The Challenger seven deserve to be remembered for their spirit and dedication, rather than for the explosion they died in.

These are the seven people who perished in the Challenger accident:

  • Ellison Onizuka
  • Francis R. Scobee
  • Michael J. Smith
  • Ronald McNair
  • Judith Resnik
  • Gregory Jarvis
  • Christa McAuliffe

‘Obviously A Major Malfunction’: Today Is Anniversary of Challenger’s Explosion

It was on this day (Jan. 28) in 1986 that stunned viewers across the world saw the Challenger space shuttle explode on television. The broadcast (you can see CNN’s above) was being carried all over the place because the crew included the first teacher in space, Christa McAuliffe. The planned six-day mission, however, lasted just over a minute before catastrophe occurred.

Flying aboard mission 51-L were commander Francis “Dick” Scobee, pilot Michael Smith, mission specialists Judith Resnik, Ellison Onizuka and Ronald McNair, and payload specialists Gregory Jarvis and McAuliffe. The physical cause of the explosion was traced back to a faulty O-ring on one of the shuttle’s external boosters, which weakened in the cold before launch and then failed, leading to the explosion about 72 seconds after launch.

Other factors were cited as well by journalists and the Rogers Commission, such as NASA’s desire to keep to what outsiders said was an unrealistic, quick-moving launch schedule that saw shuttles leave the ground every few weeks to carry commercial and military payloads. NASA and contractor Morton Thiokol made changes to the boosters, and NASA further changed the flight rules and other procedures in response to the disaster.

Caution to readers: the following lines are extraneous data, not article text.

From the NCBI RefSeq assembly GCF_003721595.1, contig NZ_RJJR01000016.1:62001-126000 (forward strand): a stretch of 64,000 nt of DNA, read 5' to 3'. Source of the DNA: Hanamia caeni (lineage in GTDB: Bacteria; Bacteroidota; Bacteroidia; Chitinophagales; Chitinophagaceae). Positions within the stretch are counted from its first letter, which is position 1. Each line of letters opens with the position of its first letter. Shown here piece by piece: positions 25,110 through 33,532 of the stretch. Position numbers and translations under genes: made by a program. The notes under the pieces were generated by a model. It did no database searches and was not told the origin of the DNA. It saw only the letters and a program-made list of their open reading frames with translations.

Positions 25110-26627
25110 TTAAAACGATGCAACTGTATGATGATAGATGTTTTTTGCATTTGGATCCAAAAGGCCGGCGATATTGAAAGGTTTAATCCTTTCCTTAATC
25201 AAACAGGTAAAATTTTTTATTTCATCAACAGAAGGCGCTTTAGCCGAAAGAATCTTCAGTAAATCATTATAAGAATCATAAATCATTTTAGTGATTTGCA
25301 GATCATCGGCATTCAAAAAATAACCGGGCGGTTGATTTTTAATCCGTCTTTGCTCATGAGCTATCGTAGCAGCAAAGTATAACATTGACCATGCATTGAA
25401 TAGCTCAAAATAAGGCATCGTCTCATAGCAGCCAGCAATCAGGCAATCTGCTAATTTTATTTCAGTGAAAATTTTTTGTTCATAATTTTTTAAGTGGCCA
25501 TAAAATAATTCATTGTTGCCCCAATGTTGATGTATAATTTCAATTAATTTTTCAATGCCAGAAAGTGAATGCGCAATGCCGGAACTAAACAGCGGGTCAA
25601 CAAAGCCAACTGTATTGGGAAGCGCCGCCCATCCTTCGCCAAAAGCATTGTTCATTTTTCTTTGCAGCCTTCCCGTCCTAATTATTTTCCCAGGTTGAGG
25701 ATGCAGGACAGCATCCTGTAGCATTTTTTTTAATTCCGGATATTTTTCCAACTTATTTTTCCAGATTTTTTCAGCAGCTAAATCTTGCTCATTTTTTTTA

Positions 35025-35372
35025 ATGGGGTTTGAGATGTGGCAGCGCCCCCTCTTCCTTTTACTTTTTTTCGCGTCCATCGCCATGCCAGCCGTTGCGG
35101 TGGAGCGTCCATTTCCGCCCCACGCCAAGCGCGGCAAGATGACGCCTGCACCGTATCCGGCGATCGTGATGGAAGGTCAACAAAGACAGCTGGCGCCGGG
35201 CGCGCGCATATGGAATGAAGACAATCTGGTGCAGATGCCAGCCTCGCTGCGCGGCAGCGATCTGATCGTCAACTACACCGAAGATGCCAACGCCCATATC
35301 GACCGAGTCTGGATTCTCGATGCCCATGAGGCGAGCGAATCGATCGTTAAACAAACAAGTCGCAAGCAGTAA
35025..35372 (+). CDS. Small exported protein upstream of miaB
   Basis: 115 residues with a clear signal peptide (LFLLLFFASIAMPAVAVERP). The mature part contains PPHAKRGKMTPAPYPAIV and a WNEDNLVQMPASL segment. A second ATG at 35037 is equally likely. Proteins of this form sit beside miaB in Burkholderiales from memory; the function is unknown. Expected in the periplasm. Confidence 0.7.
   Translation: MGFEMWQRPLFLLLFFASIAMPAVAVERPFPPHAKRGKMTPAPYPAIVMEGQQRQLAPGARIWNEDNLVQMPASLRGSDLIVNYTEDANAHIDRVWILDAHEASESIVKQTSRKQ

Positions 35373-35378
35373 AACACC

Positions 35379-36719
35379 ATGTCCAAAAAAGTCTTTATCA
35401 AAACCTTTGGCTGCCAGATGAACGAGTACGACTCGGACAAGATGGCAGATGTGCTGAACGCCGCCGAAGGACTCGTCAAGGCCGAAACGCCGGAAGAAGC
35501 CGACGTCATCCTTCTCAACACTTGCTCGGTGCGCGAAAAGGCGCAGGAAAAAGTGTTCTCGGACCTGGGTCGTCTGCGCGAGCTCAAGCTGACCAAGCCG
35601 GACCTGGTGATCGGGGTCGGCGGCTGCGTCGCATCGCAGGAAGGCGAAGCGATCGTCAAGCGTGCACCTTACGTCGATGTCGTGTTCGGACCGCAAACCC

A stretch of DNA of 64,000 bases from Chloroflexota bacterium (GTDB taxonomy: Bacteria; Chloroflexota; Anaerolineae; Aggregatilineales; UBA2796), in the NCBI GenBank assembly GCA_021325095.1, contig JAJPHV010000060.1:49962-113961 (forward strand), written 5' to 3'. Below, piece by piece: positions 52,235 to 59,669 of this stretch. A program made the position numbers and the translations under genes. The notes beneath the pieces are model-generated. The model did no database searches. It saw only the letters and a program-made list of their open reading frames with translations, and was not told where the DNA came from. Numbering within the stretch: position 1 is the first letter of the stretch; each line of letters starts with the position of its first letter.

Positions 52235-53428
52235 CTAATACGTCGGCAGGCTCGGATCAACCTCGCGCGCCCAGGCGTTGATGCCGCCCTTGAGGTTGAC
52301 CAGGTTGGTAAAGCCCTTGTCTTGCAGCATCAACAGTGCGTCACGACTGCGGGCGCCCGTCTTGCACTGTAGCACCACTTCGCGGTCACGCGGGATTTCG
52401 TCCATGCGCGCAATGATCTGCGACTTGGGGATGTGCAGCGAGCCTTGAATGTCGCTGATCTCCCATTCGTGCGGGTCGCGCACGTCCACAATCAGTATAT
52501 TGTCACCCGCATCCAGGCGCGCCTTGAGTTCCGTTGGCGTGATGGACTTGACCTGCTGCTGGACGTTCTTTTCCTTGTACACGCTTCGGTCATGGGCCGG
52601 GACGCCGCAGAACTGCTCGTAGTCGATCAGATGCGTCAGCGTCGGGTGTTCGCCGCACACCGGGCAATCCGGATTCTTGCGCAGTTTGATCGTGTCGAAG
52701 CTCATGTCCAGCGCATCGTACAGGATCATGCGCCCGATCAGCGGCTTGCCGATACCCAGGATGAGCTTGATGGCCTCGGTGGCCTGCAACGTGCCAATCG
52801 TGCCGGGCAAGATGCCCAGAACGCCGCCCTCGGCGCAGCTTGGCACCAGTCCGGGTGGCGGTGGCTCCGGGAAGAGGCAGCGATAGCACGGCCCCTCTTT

There are many memorials to the fallen crew, but one of the most cited in education is the 40 Challenger Learning Centers that are located in the United States, Canada, United Kingdom and South Korea. The network was founded by June Scobee Rogers (the widow of commander Scobee) and includes participation from other Challenger family members. Their goal is to “give students the chance to become astronauts and engineers and solve real-world problems as they share the thrill of discovery on missions through the Solar System,” the website states.

Challenger’s anniversary comes in a week that includes other tragic anniversaries, including the Apollo 1 pad fire that claimed three astronauts’ lives (Jan. 27, 1967) and Columbia shuttle breakup that killed seven (Feb. 1, 2003). Other astronauts have died in training accidents; you can see a list at the Astronaut Memorial Foundation. Additionally, four cosmonauts died in spaceflight: Vladimir Komarov (Soyuz 1 on April 24, 1967) and Georgi Dobrovolskiy, Viktor Patsayev, and Vladislav Volkov (Soyuz 11 on June 30, 1971).

The Challenger space shuttle a few moments after the rupture took place in the external tank. Credit: NASA
The Challenger space shuttle a few moments after the rupture took place in the external tank. Credit: NASA